Hydrological Summary for February 2016 Published

February was a month of contrasting conditions, beginning wet and mild and ending cold and dry. The UK registered notably above average rainfall and most regions were wetter than average, some substantially so. The unsettled conditions early in the month (including the named storms ‘Henry’ and ‘Imogen’) contributed to the second wettest winter for the UK (in a series from 1910) and the second warmest winter in the Central England Temperature series (from 1659). Soils remained saturated, and average river flows were above normal in most of northern and western Britain and in the normal range elsewhere. Average river flows for the winter were the highest on record for a large number of northern and western catchments, as were the outflows from Great Britain (in a series from 1961). Groundwater levels generally remained in the normal range or above, notably so in parts of northern England and along the south coast. The majority of reservoirs remained close to capacity and overall stocks for England & Wales were above average. The dry weather over the latter part of the month has moderated the risk of surface water and groundwater flooding, although with soils saturated and river flows and groundwater levels generally in the normal range or above, many regions of the UK remain sensitive to additional rainfall.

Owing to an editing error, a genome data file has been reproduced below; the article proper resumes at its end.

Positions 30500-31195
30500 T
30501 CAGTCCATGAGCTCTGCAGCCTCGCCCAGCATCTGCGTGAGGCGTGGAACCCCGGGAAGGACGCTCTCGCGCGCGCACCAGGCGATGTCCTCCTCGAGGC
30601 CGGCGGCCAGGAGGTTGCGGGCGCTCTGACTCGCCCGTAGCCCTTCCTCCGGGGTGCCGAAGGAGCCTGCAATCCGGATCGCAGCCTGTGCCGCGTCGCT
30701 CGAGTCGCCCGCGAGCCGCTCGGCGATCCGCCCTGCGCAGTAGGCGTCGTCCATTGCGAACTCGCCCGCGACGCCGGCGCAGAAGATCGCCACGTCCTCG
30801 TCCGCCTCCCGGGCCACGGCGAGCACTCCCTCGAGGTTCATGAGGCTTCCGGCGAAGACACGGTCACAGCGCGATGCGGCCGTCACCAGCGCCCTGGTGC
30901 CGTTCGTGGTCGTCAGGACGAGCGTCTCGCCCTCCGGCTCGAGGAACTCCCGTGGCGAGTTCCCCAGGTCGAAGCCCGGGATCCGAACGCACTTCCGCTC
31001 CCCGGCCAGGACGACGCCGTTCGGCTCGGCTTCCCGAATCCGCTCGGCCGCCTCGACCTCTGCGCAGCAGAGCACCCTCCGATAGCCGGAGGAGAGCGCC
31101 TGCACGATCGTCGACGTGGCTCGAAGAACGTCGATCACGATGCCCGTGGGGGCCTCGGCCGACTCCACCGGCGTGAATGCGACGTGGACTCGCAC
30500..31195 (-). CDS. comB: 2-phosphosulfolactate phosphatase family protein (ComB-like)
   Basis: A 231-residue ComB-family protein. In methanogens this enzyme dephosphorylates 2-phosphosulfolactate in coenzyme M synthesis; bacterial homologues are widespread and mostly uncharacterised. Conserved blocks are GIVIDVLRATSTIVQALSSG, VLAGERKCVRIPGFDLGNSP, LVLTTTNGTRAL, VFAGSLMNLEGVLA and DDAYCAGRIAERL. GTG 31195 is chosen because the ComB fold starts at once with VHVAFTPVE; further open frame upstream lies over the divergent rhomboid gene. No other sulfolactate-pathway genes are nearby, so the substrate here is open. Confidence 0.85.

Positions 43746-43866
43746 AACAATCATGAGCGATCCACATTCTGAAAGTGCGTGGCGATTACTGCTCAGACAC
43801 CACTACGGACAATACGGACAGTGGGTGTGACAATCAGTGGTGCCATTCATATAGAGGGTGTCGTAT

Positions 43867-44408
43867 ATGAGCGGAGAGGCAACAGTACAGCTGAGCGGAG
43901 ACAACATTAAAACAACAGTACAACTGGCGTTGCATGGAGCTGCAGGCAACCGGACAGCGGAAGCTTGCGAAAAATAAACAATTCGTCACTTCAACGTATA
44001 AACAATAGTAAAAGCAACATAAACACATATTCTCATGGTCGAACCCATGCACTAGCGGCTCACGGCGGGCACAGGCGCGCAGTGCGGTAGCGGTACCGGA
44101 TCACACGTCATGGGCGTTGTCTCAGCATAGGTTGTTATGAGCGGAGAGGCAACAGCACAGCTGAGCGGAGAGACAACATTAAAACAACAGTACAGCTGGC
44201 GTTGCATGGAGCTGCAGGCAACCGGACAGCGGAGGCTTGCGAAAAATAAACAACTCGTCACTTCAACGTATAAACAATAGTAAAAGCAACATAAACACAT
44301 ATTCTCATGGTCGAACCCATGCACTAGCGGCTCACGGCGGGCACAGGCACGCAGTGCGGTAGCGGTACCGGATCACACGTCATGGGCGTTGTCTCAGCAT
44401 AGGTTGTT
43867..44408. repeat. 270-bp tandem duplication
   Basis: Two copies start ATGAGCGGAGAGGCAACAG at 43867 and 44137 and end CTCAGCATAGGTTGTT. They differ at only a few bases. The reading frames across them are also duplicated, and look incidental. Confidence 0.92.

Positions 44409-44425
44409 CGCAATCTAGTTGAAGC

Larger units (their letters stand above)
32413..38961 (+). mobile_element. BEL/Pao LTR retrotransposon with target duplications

The full Hydrological Summary can be found here.